Amazon.com: Customer Reviews: Leaving Las Vegas
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on September 24, 2000
There's some dissenting viewpoints on the idea of putting dialogue into soundtrack albums, and unfortunately, Leaving Las Vegas won't be winning over any of those critics. Unlike the Pulp Fiction soundtrack, which has a comedic flavor to it and weaves the dialogue perfectly between the music, with an emotional score like the one used in Leaving Las Vegas, words can only detract, and too many words only spoil. Some of the dialogue, while interesting and bringing us back to scenes from the movie, is more often than not superfluous, and doesn't add a great deal to the musical experience. It's almost a cross between watching the movie and listening to the music *from* the movie. But that's what the producers felt was right, and I'm not going to say it's unlistenable (unlike one professional review I read which gave this soundtrack 1 star because of this). There's just too much great music on this album to give it anything less than 4 stars. I secretly wanted some dialogue to be on this soundtrack, as the events in the film are tightly woven into the musical flow, but just not as much, so let's just leave it at that.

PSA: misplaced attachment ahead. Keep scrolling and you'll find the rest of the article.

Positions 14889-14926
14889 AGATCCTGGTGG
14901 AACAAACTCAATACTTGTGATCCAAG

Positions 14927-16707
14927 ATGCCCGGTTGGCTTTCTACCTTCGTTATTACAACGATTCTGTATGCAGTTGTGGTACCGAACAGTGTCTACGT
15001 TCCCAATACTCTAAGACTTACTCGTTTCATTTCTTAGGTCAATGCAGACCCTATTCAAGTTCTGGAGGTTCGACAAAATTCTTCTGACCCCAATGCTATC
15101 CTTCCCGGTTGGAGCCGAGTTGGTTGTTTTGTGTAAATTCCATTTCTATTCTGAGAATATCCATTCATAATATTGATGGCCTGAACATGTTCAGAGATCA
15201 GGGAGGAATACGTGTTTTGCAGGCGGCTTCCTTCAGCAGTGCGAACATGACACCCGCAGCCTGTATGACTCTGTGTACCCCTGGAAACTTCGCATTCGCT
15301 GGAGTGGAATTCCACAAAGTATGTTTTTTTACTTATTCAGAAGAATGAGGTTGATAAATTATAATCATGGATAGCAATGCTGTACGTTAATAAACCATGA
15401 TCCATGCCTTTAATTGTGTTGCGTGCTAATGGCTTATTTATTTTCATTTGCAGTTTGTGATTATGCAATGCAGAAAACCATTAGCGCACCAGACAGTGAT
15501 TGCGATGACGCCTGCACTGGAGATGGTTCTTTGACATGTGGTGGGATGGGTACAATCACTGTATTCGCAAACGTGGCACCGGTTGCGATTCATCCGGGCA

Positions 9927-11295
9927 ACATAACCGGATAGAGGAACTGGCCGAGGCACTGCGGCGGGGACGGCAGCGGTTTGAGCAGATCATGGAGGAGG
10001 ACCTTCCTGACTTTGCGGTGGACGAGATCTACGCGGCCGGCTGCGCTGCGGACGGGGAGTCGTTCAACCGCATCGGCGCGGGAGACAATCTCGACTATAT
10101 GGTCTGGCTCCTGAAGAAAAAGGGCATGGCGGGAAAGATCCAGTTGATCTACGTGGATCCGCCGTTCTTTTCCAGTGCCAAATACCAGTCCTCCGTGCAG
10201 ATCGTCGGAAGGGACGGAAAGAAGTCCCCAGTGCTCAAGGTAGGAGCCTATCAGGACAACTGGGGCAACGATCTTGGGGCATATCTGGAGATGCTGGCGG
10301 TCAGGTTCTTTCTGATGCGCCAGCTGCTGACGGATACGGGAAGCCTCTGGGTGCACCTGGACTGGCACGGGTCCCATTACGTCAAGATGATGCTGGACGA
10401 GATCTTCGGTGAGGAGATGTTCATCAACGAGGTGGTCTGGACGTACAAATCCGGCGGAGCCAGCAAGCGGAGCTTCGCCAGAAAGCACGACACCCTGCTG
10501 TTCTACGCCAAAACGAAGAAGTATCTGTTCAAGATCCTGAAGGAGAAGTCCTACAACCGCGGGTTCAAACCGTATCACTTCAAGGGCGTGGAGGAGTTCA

As for the music itself, it's an emotionally aching experience, intercepted by periods of nostalgia and joy--just like the movie itself. Mike Figgis, who produced, directed, and wrote the original score for the film, is obviously a real jazz hound, as he put some real gems into his movie. Having 2 great singers to re-interpret old jazz standards was another ingenious idea. All the songs performed by Sting and Don Henly were written by some greats: